to lock or not to lock

“I’m glad you don’t do that,” said B as he watched tv in bed late last night.

“Do what?” I ask, looking over my book at the tv, “Cross my arms and stand in the middle of the road to scare you as you back out of the driveway?”

“No, give me that disappointing look…” he says nodding toward the woman on the tv.

I bit my lip and laugh that nervous sort of laugh. I knew what was coming next.

“…but I get locked out a lot.”

It’s true, I do lock him out a lot. It’s not so much because I get angry with him and demand he spend a night on the front porch to think about things. Rather, it’s habit. I come in the house and my fingers automatically twist the deadbolt keeping those in, in and those out, out.

“I didn’t mean to lock you out…tonight,” I said. I don’t know how long he knocked on the door before I let him back in.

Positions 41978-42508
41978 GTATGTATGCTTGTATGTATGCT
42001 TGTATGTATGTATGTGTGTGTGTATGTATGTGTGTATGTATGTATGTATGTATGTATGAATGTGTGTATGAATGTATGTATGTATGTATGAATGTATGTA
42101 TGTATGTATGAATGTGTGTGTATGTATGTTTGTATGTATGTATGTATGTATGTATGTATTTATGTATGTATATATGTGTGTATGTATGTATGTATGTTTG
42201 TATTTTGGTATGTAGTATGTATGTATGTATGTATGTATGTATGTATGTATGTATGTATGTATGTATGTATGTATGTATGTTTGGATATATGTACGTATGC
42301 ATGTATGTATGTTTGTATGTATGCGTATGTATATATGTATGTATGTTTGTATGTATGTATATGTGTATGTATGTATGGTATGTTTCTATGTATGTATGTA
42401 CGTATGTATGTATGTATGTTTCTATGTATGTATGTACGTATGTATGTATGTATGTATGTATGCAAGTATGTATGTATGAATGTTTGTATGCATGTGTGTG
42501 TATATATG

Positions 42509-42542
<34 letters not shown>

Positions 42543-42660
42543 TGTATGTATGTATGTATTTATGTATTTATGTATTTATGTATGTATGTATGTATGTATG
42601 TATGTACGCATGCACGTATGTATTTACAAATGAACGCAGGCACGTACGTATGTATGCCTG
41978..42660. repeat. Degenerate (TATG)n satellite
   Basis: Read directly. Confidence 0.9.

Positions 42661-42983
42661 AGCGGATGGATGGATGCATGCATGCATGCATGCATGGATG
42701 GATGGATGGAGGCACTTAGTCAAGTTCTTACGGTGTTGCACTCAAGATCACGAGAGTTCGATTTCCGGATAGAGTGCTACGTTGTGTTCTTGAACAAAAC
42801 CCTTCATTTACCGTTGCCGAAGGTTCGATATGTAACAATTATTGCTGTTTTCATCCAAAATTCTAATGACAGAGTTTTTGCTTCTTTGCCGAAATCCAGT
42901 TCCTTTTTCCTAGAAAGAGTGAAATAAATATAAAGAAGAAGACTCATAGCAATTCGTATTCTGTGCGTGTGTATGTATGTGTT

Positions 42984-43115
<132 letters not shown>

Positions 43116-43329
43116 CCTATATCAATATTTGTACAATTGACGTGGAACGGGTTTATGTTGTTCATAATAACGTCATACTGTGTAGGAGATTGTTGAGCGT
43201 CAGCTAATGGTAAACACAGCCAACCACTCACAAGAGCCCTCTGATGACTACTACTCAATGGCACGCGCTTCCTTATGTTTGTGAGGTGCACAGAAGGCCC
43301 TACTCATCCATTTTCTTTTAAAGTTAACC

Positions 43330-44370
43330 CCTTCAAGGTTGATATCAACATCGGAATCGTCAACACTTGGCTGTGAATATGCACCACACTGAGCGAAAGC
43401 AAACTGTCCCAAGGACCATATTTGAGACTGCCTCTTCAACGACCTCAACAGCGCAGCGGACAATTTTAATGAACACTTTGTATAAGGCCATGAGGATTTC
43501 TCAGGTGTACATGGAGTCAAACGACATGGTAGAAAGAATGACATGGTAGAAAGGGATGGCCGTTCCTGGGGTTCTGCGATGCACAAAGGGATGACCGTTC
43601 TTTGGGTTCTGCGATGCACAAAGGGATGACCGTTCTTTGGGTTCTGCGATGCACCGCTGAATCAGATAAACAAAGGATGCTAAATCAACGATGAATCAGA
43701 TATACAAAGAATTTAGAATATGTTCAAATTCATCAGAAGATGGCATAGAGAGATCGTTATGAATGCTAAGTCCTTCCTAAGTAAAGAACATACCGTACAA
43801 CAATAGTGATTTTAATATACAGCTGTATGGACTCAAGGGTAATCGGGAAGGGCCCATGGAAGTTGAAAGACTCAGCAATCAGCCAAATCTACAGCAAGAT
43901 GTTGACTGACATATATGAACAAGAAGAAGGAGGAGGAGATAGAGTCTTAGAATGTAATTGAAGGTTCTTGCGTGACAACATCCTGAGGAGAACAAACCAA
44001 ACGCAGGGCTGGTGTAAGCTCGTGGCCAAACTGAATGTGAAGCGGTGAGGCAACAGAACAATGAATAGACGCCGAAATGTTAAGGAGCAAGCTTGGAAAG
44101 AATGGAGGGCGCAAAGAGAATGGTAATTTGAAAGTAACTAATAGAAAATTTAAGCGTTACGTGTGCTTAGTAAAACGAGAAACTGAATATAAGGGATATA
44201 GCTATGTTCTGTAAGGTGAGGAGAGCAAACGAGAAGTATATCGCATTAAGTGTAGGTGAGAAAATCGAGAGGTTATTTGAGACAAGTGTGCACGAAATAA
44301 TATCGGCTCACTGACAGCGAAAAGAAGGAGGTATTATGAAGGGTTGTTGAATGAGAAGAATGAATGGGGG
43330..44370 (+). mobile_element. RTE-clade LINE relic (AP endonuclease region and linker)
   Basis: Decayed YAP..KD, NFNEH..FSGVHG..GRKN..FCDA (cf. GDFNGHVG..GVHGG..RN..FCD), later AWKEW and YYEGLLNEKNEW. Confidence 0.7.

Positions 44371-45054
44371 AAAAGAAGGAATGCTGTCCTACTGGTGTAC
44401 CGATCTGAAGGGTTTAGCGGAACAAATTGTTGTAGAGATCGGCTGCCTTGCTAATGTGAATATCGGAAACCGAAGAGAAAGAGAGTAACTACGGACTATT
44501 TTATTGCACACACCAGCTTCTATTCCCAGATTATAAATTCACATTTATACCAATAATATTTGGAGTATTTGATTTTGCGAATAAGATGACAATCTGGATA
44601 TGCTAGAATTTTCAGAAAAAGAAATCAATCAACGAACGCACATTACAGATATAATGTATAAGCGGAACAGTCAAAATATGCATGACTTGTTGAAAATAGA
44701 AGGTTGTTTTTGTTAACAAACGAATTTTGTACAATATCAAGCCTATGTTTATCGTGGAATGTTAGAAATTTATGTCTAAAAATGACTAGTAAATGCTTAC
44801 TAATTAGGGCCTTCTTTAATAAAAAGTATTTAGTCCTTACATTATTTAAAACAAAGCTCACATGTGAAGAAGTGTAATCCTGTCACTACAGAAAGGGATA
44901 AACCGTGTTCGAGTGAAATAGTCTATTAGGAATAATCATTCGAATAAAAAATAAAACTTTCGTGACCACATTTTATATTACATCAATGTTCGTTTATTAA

“The funny thing is tonight, I saw the porch light come on and then I saw you come outside. The least you could do is say hello when you come outside to see me.”

“I didn’t see you, so I thought you were still next door talking to the neighbors. I didn’t want to walk over there and leave the kids alone.”

“I was on the other side of the car.”

“Nope, didn’t see you.”

“I stood up and whistled.”


“My bucket of cleaning stuff was right there next to the car. If you would have taken 10 steps, you would have seen me on the other side of the car.”

“Why would I take 10 steps to look on the other side of the car? The car was parked on the street. I didn’t think you would be crouched down in the middle of the street.”

“I was cleaning the wheels and tires to make them all shiny, for you.”

“In the middle of the street?”

“I didn’t feel like getting out the jack, taking off the wheels and cleaning them on the front porch, but I will do that next time if it means that I don’t get locked out of the house.”